Every team has at least reached the half-way point through their regular season which means the PFF database is just bursting with information. Getting straight to the point – because no one needs a long, elegant intro – PFF's Billy Moy looked at how successful all 32 defenses have been at preventing first down pickups, and touchdowns, on third and fourth down when the opposing offense drops back to pass.
So here is what you are going to find below: First, all 32 NFL teams are ranked in order of most successful to least successful when it comes to stopping opposing quarterbacks on third and fourth down this season. The statistic we’re using here to determine that, we're calling “Late Down Conversion Rate,” which can be defined as the rate at which an opposing offense converts for a first down, or touchdown, on third and fourth down.
Taking it a step further, we then explain just how good (or not so good this season) each team is and look to the second half of the season, and who they may have trouble stopping or may have an easy time getting off the field against future opponents.
So without further ado, PFF's Billy Moy gives you the NFL defenses ranked by conversion rate at the midway point of the 2017 season:
Conversion Rate: 30.8
Opposing QBs have dropped back against the Eagles 120 times so far this season on third or fourth down and they’ve allowed 35 first downs and just two touchdowns. They aren’t getting an overwhelming amount of pressure on late downs, at just a 40.8 percent rate they rank 20th in that department and their six sacks are tied for the fourth-fewest among all defenses. However, their defensive backs have been some of the best in football at making plays on late downs, as the Eagles rank fourth among the league with a 17.0 playmaker index (pass breakups and interceptions divided by the number of targeted passes) and they’re surrendering just 5.54 yards per attempt.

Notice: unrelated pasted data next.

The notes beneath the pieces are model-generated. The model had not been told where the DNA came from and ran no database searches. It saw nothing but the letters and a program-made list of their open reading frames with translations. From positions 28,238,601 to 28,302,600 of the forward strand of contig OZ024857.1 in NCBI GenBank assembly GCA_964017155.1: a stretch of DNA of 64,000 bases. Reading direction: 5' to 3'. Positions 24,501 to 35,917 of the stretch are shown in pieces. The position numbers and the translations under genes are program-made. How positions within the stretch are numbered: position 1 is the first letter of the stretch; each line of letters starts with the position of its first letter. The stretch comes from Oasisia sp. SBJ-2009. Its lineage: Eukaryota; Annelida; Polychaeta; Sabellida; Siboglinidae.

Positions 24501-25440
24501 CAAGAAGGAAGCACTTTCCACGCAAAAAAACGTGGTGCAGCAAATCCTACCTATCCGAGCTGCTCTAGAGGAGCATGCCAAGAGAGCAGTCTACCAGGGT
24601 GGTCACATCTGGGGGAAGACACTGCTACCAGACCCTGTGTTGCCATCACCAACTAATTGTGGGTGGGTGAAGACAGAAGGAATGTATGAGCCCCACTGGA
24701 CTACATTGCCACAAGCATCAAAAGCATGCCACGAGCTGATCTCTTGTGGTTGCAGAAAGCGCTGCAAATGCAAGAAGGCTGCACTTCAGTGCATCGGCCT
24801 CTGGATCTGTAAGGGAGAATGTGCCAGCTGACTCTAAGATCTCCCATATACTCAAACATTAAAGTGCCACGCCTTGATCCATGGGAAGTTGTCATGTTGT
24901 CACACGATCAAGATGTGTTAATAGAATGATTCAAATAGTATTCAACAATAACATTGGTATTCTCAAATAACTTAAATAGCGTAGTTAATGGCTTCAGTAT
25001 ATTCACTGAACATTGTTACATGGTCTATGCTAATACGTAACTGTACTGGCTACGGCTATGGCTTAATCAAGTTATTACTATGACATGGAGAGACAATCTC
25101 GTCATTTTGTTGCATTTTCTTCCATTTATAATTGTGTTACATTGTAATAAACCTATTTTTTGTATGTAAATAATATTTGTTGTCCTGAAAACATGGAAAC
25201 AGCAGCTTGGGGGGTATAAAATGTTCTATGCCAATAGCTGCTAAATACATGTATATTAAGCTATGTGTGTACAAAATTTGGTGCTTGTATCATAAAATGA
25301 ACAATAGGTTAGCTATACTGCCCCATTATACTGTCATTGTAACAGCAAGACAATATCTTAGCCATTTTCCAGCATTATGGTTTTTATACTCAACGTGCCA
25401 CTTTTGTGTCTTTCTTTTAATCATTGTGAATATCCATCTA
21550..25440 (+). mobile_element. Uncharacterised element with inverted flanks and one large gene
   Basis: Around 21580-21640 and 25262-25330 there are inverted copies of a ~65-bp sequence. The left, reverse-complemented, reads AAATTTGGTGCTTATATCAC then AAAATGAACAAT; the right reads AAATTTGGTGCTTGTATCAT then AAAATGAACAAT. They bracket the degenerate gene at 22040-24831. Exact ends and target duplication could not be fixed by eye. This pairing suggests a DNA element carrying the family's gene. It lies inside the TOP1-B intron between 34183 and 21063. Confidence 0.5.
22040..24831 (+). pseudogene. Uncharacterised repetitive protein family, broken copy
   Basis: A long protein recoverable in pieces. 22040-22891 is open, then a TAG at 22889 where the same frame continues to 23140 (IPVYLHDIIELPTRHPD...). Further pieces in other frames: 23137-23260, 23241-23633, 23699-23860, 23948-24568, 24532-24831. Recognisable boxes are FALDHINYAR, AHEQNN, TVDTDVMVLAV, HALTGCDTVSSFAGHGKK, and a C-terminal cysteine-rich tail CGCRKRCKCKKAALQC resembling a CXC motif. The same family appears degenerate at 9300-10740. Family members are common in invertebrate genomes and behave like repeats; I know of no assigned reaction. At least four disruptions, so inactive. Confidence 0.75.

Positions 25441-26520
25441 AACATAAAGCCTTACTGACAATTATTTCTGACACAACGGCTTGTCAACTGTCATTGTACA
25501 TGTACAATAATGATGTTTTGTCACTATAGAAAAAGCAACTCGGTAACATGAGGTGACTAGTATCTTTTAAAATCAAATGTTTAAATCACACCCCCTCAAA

Looking ahead on their schedule, outside of the Rams – who rank third among NFL offenses, converting on late downs on 52.4 percent of their drop backs – the Eagles don’t face any other offense who ranks within the top-10 in terms of conversion rate. After Los Angeles, their next toughest quarterback on late downs will be Derek Carr, who ranks 14th among QBs with a 39.8 conversion rate.
Conversion Rate: 32.4
Denver ranks fourth among defenses by allowing just 5.03 yards per attempt on late downs and they rank seventh with a pressure rate of 46.1 percent. They have two polar-opposites remaining on their schedule in the Patriots and Dolphins who are converting on third and fourth down at rates of 54.3 percent and 30.1 percent, respectively.
Conversion Rate: 32.6
The Steelers defense is getting it done in a variety of ways when opposing quarterbacks are dropping back on third or fourth down: they rank fourth with a pressure rate of 47.8, their 19.4 playmaker index ranks second and they’re surrendering just 4.92 yards per attempt, the lowest-rate among all defenses.
Their success defensively on late downs should be especially daunting for their upcoming opponents, as four of their upcoming opponents really struggling to convert in the later downs. The league average conversion rate on third/fourth down passing plays this season is 39.1, Pittsburgh gets to go up against Jacoby Brissett (34.7), Tom Savage (28.6), Brett Hundley (22.9) and whomever Cleveland decides to throw out there in Week 17 still.
Conversion Rate: 33.3